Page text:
Bruges is a medieval town located near Belgium’s northwest coast. Like Amsterdam, it is a canal city (minus the red-light district) and is known to some as the ‘Venice of the North’.
Cecilia and I travelled there in 2013 on the recommendation of a friend from Lyon. Initially, I was more attracted to the city’s romantic credentials. With its cobblestone streets, church spirals, horse-drawn carts, a Japanese restaurant…and lots, and lots of Belgian chocolate, Bruges is almost the one perfect place to bring your other half. Besides, much of the city’s medieval architecture – especially in the historic center – remains largely intact, as Bruges was miraculously spared much of the bombing and destruction during both world wars.
But there is more to Bruges than its romanticism – connected to the North Sea by the Zwin, it became one of Europe’s most important – and richest – maritime trading hubs during medieval times (it is commonly believed that the world’s foremost stock exchange – the Bruges Bourse – was established here in 1309). Scores of merchants, traders, artists, and people of prominence around the continent were attracted to the city, such that its population once outnumbered London’s threefold. Regrettably, Bruges declined from the 16th century onwards as its trading role was replaced by Antwerp.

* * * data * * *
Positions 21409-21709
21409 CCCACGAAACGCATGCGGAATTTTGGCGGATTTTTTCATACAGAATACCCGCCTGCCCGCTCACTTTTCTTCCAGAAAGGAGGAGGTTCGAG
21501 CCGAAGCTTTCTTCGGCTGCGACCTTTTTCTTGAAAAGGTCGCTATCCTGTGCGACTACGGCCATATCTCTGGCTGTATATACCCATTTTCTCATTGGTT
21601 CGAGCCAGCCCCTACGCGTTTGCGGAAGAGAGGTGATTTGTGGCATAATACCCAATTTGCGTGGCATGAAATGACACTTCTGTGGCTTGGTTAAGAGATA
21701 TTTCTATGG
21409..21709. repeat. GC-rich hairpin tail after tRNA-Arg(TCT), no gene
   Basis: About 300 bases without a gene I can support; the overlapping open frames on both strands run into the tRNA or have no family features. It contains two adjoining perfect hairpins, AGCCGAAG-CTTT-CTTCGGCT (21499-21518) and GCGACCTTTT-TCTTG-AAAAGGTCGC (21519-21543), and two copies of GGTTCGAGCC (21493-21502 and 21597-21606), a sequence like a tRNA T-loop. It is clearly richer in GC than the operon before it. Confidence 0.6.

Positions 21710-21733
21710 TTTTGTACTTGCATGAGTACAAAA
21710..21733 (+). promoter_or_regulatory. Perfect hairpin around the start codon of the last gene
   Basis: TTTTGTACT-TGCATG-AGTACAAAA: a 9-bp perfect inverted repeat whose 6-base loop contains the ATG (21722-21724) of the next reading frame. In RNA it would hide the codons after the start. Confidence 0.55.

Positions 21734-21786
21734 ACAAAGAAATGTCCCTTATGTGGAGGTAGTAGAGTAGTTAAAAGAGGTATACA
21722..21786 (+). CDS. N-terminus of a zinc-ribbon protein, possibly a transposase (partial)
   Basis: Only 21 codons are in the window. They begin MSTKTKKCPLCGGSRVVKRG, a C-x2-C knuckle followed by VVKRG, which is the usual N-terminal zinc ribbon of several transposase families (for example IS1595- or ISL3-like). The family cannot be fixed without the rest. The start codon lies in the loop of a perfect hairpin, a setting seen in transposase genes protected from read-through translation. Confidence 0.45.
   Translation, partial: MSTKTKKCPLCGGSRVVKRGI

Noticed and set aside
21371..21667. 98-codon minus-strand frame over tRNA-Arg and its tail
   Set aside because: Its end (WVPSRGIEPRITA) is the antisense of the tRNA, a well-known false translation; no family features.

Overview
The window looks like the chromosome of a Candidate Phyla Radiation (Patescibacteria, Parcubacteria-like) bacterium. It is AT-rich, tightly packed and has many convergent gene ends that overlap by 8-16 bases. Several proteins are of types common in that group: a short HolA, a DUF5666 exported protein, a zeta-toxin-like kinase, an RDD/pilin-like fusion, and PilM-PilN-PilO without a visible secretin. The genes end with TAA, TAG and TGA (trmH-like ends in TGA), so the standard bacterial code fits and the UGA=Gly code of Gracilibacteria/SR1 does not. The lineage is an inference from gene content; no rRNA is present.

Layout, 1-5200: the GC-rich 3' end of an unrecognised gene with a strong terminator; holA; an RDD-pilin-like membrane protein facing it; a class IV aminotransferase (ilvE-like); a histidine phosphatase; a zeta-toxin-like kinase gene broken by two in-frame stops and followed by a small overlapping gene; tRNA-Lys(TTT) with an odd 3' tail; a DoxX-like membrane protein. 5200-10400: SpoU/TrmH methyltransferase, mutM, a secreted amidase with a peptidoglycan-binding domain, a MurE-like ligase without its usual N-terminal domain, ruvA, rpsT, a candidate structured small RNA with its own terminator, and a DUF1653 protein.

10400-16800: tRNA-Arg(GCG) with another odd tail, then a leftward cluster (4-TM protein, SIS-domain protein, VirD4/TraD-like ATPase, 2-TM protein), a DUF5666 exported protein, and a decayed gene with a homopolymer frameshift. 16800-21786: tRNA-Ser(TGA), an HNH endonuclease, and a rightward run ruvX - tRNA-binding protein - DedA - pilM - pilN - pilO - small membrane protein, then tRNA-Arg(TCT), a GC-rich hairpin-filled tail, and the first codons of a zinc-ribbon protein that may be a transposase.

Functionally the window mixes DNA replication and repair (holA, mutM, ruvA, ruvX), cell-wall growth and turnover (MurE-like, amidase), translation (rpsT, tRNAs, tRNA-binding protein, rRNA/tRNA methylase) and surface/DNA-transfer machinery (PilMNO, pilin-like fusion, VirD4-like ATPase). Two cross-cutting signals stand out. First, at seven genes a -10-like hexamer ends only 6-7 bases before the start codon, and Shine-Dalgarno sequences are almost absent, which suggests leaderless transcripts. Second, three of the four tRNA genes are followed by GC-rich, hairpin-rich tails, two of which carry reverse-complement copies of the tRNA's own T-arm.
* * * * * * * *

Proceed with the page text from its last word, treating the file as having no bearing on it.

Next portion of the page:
This Flemish Primitives series is dedicated to Bruges and its extraordinary heritage. Its name derives from a group of 15th century painters, including Jan van Eyck, Petrus Christus, Hugo van der Goes, Hieronymus Bosch et al., whose brilliance was central to the flourishing of the Flemish art movement that some regarded to rival the Italian Renaissance. Their works, however, were anything but ‘primitive’; this collective term originated from an early 19th century exhibition, les primitives flamands, referring to the sentimentality, frailty and Christian ‘softness’ that was depicted in them.